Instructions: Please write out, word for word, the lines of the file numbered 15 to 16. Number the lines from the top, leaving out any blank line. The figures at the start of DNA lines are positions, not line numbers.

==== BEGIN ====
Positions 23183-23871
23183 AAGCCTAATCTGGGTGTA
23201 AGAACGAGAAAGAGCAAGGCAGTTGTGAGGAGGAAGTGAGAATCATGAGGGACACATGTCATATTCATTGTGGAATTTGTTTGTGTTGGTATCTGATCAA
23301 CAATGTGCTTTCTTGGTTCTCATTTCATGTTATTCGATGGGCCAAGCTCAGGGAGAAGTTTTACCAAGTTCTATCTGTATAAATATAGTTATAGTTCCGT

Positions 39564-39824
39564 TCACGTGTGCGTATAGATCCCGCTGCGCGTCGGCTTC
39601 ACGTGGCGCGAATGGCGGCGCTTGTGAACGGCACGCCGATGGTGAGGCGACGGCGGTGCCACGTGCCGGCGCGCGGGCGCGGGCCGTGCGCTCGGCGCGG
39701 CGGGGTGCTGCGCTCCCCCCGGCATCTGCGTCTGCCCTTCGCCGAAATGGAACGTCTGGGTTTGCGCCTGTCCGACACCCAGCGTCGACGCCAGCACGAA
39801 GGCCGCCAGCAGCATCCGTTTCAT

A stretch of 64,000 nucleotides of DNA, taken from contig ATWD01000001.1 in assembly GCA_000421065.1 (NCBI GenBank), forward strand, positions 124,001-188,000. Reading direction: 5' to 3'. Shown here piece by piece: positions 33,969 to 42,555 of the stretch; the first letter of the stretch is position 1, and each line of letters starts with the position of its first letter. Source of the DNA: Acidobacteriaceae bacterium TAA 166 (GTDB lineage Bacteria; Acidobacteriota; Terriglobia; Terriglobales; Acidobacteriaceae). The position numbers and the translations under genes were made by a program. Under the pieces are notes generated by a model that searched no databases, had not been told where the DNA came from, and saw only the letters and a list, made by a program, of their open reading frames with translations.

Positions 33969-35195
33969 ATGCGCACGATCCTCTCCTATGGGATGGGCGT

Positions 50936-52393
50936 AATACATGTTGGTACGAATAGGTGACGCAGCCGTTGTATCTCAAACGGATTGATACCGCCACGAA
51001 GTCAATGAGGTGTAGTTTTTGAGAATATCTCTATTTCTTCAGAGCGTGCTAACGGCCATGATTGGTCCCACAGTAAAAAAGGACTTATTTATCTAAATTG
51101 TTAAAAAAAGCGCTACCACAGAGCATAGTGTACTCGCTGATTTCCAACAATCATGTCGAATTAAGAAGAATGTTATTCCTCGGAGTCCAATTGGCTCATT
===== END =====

51001 GTCAATGAGGTGTAGTTTTTGAGAATATCTCTATTTCTTCAGAGCGTGCTAACGGCCATGATTGGTCCCACAGTAAAAAAGGACTTATTTATCTAAATTG
51101 TTAAAAAAAGCGCTACCACAGAGCATAGTGTACTCGCTGATTTCCAACAATCATGTCGAATTAAGAAGAATGTTATTCCTCGGAGTCCAATTGGCTCATT